Essays in labor economics and political economy
Massachusetts Institute of Technology. Department of Economics.
David Autor and Benjamin Olken.
MetadataShow full item record
This thesis consists of three empirical contributions to the applied microeconomics literature. The first chapter shows that there is substantial geographical variation in the use of cesarean sections in Italy. Such variation is not driven by medical need and higher cesarean rates are achieved by performing the procedure on less and less appropriate patients. I find no evidence that high-use areas develop higher ability in performing cesareans. Finally, by using both panel data analysis and instrumental variables, I show that there is no significant relation between risk-adjusted cesarean rates and maternal and neonatal mortality. The combined evidence in this chapter suggests that lowering cesarean rates would likely affect less appropriate patients, would not have negative spillovers in terms of quality of the procedure and would not affect neonatal nor maternal mortality. The second chapter studies the response of sickness absences to changes in the replacement rate for sick leave. In June 2008 a national law modified both the strength of monitoring and the monetary cost of sick leaves for public sector employees. Using administrative data I show that absenteeism largely decreased following the reform. I identify the effects of an increase in the monetary cost of an absence using a differences in differences strategy that exploits variation in changes to the replacement rate for sick leave. Under the assumption that changes in monitoring had the same proportional impact on absenteeism within the same institutions, I estimate that a 1 percentage point decrease in the replacement rate reduces absenteeism by The last chapter investigates the effect of diffusion of organized crime on local economies by examining a legal institution that operated in Italy between 1956 and 1988. The law allowed Public Authorities to force mafiosos to resettle to another town. Using variation in the number of resettled mafia members across destination provinces in a differences-in-differences setting, I find no conclusive evidence on the effect of the policy on crime or homicides, while there is a very robust positive impact on employment in the construction sector. This result is consistent with mafia exploiting these new locations mainly for money laundering and corruption.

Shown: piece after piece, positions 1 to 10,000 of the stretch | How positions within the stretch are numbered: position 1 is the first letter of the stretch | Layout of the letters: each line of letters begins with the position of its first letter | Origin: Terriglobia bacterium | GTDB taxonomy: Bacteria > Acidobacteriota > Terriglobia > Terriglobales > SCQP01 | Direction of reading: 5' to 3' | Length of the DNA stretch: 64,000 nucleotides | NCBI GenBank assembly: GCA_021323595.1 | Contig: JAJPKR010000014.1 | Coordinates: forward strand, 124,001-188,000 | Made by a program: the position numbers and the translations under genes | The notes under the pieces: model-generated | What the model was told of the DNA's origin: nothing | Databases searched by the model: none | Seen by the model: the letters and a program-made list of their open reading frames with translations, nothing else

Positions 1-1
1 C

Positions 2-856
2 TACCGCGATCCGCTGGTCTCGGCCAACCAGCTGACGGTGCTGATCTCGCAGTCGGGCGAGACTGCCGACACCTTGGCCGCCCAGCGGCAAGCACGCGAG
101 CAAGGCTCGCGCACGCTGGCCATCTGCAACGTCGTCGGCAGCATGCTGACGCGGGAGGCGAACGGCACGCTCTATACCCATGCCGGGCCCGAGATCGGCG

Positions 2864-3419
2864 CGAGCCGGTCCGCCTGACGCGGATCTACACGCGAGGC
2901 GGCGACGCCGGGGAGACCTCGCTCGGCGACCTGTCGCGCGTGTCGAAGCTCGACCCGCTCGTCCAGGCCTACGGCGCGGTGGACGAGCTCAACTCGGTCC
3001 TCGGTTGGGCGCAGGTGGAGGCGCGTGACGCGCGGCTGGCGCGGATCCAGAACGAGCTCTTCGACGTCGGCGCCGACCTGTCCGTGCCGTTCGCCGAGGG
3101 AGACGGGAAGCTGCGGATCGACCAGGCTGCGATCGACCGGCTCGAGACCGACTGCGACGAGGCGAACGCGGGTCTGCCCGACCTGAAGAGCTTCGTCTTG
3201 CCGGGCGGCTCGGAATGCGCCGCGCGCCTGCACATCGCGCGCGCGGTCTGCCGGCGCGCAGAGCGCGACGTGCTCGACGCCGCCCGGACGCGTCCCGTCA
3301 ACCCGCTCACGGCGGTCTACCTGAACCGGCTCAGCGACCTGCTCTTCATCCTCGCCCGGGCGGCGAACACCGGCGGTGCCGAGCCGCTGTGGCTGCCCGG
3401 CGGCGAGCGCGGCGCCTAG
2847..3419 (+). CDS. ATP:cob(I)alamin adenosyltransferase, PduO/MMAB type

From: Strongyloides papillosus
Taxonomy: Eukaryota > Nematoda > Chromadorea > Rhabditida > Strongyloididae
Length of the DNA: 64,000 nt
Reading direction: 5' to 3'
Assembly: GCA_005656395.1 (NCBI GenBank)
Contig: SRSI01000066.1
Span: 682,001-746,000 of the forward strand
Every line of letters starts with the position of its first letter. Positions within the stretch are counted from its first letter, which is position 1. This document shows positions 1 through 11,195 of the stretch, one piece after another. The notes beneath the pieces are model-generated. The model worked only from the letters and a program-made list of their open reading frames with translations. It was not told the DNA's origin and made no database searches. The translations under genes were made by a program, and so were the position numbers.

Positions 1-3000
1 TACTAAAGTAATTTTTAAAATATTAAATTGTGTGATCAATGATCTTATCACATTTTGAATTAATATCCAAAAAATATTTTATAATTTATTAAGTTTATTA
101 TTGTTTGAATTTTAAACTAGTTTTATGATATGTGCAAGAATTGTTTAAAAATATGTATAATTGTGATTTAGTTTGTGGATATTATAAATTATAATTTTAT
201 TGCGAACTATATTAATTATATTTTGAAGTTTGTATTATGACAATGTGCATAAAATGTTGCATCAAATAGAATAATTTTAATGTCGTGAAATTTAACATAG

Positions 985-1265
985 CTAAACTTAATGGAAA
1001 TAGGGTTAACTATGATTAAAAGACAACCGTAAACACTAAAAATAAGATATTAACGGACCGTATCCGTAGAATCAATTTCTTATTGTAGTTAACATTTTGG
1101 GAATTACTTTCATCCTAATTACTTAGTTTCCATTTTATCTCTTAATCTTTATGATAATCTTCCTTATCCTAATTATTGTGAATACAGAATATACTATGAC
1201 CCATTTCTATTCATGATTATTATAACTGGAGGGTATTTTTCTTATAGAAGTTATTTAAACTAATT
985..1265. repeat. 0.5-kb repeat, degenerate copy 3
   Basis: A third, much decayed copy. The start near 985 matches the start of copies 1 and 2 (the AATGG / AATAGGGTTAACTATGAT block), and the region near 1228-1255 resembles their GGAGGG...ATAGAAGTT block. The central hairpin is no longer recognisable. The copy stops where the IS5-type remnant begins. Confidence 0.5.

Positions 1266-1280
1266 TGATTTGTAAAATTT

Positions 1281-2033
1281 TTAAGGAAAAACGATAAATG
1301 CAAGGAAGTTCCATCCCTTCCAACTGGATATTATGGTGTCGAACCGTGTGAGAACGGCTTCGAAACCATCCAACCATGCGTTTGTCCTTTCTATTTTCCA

Thesis: Ph. D., Massachusetts Institute of Technology, Department of Economics, 2014.Cataloged from PDF version of thesis.Includes bibliographical references (pages 78-81).
DepartmentMassachusetts Institute of Technology. Department of Economics.
Massachusetts Institute of Technology